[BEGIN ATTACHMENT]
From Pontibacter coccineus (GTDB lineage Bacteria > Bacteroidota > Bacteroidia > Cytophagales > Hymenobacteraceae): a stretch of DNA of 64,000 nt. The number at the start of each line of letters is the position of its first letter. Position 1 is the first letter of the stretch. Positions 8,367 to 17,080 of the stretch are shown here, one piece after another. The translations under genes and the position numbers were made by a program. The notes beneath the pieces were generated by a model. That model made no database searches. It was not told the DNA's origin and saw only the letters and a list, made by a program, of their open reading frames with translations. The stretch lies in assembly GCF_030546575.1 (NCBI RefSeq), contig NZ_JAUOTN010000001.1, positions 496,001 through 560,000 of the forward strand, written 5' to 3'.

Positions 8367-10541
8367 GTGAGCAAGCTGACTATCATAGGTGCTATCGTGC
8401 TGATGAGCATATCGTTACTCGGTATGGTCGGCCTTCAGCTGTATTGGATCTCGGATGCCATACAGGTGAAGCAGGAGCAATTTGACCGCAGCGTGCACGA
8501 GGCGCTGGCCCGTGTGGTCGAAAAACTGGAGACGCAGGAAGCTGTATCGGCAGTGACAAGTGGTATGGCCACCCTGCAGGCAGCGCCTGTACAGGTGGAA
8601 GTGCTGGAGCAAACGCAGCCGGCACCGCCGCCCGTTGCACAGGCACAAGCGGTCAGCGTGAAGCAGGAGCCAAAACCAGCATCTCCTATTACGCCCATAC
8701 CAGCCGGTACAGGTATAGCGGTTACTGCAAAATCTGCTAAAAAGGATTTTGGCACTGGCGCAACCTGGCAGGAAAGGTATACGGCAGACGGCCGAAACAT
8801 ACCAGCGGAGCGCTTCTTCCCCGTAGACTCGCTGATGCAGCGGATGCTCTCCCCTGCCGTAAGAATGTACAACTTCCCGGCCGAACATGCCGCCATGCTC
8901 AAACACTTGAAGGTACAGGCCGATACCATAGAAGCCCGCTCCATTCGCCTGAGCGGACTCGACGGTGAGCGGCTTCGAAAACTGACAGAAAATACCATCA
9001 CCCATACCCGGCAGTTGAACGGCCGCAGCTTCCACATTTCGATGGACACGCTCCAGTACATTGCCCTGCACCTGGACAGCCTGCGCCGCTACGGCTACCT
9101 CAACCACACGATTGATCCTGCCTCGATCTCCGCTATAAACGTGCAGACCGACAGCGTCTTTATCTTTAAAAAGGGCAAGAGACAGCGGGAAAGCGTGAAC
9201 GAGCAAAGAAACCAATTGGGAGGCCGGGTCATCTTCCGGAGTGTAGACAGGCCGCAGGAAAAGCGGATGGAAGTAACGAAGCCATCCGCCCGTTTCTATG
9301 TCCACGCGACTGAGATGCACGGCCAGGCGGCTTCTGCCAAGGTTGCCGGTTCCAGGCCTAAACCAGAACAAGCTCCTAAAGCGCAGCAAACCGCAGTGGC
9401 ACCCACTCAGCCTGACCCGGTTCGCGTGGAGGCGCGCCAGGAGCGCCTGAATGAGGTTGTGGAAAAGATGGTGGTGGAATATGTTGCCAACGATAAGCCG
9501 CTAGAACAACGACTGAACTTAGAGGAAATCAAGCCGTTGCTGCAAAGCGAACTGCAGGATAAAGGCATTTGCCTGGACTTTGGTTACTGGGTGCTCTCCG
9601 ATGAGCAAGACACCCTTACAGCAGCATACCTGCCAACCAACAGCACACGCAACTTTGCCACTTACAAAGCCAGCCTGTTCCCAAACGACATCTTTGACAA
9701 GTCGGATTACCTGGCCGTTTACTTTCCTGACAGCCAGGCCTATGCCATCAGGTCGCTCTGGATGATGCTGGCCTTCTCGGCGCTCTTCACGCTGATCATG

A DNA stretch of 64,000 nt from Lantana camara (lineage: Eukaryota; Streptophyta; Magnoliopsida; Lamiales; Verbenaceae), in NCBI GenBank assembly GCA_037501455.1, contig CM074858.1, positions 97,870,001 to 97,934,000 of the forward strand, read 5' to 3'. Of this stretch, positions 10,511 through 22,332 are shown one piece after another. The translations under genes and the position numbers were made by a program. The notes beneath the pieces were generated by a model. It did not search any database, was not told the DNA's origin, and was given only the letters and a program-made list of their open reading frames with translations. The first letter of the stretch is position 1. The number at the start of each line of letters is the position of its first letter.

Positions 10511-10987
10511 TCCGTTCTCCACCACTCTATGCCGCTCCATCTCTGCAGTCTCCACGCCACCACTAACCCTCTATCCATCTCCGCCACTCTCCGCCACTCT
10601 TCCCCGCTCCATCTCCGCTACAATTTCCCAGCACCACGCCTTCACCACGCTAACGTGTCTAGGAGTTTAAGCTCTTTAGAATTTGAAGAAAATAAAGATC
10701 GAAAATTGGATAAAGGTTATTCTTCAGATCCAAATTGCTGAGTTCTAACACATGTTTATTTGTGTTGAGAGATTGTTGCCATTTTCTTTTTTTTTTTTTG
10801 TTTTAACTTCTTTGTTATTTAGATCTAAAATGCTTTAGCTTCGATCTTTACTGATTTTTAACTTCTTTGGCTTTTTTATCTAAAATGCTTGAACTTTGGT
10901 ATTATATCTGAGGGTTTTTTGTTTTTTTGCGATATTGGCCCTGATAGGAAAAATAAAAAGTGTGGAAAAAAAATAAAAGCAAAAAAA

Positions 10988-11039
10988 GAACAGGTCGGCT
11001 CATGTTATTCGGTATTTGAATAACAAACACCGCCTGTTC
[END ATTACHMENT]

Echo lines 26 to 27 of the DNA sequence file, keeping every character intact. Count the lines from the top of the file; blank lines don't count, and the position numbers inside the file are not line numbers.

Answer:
10988 GAACAGGTCGGCT
11001 CATGTTATTCGGTATTTGAATAACAAACACCGCCTGTTC